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5 Things to Do to For Depression During the Holidays

By Deanna Cauthen

Deanna Cauthen is as a contributing writer for the Atlanta Journal-Constitution and the Decatur Dispatch and Tucker Times news magazines, publications of Hometown Newspapers.

depression

Christmas has always been my favorite time of year. I love everything about it–the music, (yes, even the old, corny songs about Rudolph and his red nose), attending holiday parties and eating delectable food, and the shopping, wrapping, and gifting of presents.

If you came to my home during the holidays, it would not be unusual to find me belting out my favorite Christmas song, eating a holiday cookie, while decorating the Christmas tree and wearing reindeer antlers. But this year, getting into the holiday spirit has been difficult.

Besides dealing with the physical and the emotional upheaval that comes with menopause, over the past 12 months, I’ve experienced a major blow up with the mother of our grandchildren which led to a severed relationship with her and the children, had serious communication issues with an adult child that resulted in a major conflict, and left a church fellowship where our family has faithfully served for more than 22 years.

And I assure you that I am not only one experiencing major losses. I have friends who’ve been recently diagnosed with debilitating and degenerative diseases, some who have recently had a loved one die, and others who are dealing with the isolation and loneliness that sometimes comes with getting old, being sick, and incapacitated.

There are people who are dealing with job loss and extreme financial distress and let’s not forget about the many families in Southern California whose homes have been consumed by wildfires. There are countless other situations where people are hurting deeply and in the depths of despair.

Contrary to the happy holiday commercials where everyone is sitting around the dining table, eating the turkey and enjoying the festivities, statistics show that depression and anxiety are at an all-time high during this season of the year. So the question is what to do you when the merry is gone from Christmas? Below are a few suggestions that are helping me cope with the holiday blues.

  1.  Acknowledge the sadness and continue to grieve the loss.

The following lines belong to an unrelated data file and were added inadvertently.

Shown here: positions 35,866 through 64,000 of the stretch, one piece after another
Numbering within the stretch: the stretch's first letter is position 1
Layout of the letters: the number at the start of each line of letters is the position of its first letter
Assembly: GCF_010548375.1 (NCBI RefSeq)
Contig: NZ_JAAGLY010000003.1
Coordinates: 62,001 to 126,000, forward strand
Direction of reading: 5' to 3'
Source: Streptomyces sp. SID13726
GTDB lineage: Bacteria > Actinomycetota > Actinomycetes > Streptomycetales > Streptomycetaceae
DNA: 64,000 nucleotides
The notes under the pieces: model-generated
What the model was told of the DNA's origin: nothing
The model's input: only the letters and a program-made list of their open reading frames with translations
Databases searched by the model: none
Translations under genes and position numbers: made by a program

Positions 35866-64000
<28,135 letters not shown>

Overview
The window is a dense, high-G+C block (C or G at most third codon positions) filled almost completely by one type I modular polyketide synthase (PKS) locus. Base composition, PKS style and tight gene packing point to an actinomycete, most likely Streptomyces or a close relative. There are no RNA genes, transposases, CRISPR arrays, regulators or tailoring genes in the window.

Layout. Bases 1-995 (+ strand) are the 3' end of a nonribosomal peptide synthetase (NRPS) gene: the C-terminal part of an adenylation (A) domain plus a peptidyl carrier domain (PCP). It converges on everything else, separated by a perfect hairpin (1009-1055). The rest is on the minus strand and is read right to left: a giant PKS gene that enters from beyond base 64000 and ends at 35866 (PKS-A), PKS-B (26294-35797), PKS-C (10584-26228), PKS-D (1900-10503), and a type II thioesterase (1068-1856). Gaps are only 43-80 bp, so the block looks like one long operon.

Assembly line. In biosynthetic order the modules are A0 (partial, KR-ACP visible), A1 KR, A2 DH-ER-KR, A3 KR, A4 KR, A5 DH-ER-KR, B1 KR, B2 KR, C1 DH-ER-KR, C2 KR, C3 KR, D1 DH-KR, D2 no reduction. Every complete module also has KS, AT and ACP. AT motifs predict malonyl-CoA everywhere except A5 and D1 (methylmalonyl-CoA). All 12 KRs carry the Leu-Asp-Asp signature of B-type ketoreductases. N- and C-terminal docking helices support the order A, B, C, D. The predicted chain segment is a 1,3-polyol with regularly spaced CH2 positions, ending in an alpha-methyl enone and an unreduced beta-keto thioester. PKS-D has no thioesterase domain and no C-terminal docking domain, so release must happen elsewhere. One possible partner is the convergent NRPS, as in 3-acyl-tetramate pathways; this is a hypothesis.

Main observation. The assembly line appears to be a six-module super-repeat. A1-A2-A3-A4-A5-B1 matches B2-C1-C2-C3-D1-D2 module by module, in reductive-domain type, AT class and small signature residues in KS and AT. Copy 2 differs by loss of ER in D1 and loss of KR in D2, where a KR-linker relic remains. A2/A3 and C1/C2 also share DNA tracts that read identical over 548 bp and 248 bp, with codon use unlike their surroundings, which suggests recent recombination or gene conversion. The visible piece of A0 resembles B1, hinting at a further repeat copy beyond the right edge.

Unfortunately, we live in a culture that despises weakness and everything associated with it. As a result, many of us feel it necessary to walk around wearing masks of fake happiness, but life is hard and sad things happen. It’s important to acknowledge the pain and not pretend that it doesn’t exist.

If you’ve had a significant loss as a result of losing a loved one to death, divorce, or you have experienced loss in some other way, it’s important to mourn that loss. How to do that will look different depending on the particulars of your situation.

One way that I process my pain is by writing in my journal. It’s a safe place to put my feelings because I don’t have to worry about anybody criticizing or judging me. The things that I write down in my journal are for my eyes and my eyes alone. I call it “cheap therapy”.

Talking with my husband and other trusted friends helps me to process pain is another thing that I do help process my sadness. Having another person that will listen and acknowledge my hurt is a healing balm for my spirit.

If you do not have a network of family and friends to go to, a support group can provide some much-needed help. The Anxiety and Depression Association of America (ADAA) is a great resource for support. They have a plethora of information on their website and you can enter your zip code to see if there is a free support group in your area.

  1. Keep your holiday traditions as much as you can.

Although you may not feel like it initially, it helps if you can keep at least some of your holiday traditions.

Having my husband take down all of the Christmas bins from the attic, going through each of them, deciding what decorations I wanted to use this year, and then starting the process of decorating the house, helped me to “get in the mood”.